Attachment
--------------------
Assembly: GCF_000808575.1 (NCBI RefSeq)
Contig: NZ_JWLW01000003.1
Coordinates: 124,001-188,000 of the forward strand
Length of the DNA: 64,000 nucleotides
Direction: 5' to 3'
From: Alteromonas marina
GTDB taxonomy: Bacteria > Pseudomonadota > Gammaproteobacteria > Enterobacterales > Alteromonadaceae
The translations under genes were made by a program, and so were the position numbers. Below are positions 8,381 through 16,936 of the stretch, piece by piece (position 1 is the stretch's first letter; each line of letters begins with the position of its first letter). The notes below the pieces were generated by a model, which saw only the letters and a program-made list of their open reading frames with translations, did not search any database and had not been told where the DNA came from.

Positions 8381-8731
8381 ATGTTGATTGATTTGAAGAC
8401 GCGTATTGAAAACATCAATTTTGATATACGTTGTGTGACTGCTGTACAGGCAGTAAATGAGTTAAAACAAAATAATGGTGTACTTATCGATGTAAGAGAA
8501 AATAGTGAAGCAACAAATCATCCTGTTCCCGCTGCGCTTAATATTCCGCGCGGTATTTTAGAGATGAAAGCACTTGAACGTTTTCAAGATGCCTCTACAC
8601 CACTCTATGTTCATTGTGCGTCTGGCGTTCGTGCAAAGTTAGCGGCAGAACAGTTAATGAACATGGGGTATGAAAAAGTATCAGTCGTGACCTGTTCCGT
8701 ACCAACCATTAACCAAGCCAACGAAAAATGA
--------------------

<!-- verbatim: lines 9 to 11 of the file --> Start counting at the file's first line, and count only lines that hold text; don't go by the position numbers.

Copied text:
Positions 8381-8731
8381 ATGTTGATTGATTTGAAGAC
8401 GCGTATTGAAAACATCAATTTTGATATACGTTGTGTGACTGCTGTACAGGCAGTAAATGAGTTAAAACAAAATAATGGTGTACTTATCGATGTAAGAGAA